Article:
So I used my fitted Q-iteration code to build a policy for hillcar which is not optimal. When run it took about 250 steps to reach the goal (in this particular implementation, optimal seems to be just under 100 steps). For the experiments where the data was collected, noise was added to the position (normally distributed with μ=0, σ=0.01) because otherwise everything would be deterministic and all the trajectories that followed the policy alone would be identical.
For the experiments with pi_e (for exploration), pi_e was set to repeat the last action with probability 0.97, and otherwise to switch actions (bang bang control was used). pi_e was used only at the beginning of a trajectory, and was used for a number of steps uniformly distributed between 20 and 100, and that data was logged as well.
50 trajectories were recorded in each setting, where every trajectory lasted from the start until the terminal state was reached.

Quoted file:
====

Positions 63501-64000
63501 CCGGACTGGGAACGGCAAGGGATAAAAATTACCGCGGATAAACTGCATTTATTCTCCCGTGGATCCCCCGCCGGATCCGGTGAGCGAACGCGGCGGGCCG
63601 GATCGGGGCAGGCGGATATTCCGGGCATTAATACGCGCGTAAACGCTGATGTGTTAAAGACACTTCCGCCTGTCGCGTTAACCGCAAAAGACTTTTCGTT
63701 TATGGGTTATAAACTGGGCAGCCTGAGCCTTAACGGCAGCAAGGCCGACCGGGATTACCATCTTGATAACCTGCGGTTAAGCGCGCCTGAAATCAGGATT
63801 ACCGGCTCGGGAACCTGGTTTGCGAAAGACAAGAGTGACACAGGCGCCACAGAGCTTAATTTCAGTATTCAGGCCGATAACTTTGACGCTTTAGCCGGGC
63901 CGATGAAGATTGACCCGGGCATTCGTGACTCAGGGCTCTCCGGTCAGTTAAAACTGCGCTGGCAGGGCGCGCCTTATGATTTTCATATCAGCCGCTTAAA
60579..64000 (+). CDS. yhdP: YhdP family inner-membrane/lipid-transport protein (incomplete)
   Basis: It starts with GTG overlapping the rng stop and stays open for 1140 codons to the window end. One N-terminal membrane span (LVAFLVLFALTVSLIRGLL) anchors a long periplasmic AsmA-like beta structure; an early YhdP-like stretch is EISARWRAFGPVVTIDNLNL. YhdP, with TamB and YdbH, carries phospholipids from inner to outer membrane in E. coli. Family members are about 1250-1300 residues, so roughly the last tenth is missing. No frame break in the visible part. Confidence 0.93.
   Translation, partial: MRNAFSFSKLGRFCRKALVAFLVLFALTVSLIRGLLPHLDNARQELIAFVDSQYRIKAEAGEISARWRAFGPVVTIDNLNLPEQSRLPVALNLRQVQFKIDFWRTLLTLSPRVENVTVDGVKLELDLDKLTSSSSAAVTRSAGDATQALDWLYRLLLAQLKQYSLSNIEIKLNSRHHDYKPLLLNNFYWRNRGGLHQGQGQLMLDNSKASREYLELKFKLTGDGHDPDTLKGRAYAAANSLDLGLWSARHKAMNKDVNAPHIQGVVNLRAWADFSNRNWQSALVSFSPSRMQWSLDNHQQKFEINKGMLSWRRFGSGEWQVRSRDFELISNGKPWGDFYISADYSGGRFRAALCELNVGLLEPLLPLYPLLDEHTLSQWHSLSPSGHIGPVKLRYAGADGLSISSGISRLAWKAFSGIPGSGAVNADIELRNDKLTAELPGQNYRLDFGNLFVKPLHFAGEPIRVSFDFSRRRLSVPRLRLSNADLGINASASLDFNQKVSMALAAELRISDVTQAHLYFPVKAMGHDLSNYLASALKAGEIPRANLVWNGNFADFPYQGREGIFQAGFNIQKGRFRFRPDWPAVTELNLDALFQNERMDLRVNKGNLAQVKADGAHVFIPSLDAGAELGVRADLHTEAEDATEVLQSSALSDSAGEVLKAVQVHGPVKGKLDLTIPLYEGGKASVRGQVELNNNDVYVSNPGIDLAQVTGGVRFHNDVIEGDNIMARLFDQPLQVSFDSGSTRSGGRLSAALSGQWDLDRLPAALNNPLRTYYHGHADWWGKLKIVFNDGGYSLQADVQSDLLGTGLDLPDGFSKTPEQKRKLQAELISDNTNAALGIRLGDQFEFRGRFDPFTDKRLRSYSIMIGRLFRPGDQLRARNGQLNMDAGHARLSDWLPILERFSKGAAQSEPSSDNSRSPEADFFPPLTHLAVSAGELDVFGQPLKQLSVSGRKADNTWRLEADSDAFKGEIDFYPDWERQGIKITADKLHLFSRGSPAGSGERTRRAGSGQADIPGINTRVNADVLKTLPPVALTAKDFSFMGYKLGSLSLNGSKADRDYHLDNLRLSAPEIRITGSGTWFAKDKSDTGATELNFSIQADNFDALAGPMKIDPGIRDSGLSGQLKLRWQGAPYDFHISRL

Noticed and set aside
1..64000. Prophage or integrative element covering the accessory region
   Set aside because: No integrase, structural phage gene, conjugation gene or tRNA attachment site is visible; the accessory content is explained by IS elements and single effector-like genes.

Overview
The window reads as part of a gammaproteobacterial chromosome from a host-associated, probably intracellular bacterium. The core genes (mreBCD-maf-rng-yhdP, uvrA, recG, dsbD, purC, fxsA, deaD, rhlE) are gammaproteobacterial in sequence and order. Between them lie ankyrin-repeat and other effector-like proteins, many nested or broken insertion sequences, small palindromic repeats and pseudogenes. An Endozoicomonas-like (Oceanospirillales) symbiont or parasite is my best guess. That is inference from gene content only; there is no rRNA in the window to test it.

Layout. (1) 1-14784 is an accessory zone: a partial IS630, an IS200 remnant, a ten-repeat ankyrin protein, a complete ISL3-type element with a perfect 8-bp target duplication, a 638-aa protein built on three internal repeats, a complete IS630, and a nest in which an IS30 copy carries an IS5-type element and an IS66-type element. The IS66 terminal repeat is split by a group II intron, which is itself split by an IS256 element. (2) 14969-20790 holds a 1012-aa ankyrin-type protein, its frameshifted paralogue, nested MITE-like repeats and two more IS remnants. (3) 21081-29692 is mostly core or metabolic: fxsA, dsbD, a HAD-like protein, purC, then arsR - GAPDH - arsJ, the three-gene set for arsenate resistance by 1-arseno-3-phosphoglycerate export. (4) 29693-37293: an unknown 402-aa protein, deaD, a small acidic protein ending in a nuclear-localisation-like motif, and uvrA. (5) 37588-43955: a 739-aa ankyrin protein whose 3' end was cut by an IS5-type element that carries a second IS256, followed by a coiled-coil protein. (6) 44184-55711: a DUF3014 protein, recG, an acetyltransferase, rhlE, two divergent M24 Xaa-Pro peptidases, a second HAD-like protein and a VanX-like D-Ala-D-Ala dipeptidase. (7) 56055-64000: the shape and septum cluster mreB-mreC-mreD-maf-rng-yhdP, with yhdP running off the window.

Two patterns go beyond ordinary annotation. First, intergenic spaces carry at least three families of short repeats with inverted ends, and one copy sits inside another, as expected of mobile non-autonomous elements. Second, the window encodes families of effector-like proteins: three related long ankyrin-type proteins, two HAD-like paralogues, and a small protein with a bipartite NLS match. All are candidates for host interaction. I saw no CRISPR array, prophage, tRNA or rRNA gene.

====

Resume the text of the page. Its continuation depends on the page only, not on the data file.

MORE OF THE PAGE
Hillcar without Pi_e
Hillcar with Pi_e
The coloring is for the action taken – blue action corresponds to a left movement, red is to the right.
ARFFs are available: Hillcar without pi_e and Hillcar with pi_e.
I think overall the data actually looks pretty similar, except there is more of a blue swirl on the region immediately to the left of center in the data that uses pi_e. Maybe I should have left pi_e on longer. You can see part of the suboptimality of the policy is that it gets hung up going left on the leftmost end of the valley.
After that, I wrote fitted Q-iteration algorithm using Weka. The entire program is just 150 lines, and took just an afternoon to write. In particular I used their artificial nerual nets. Since this is not an averager, it isn’t safe to use in algorithms like q-iteration, and in this instance the value function seems to doubling every iteration, so clearly something is wrong. At any rate, this was meant more as a proof of concept than anything, and it shows that leveraging existing supervised learning frameworks can be a win. Aside from that, Weka’s visualization tools can be very valuable for quickly inspecting data and results. Here’s what the results of q-iteration look like for hillcar:
Hillcar value function, blue is low value, yellow is high value
So there it is. I hope to have data from Acrobot sometime during the next week.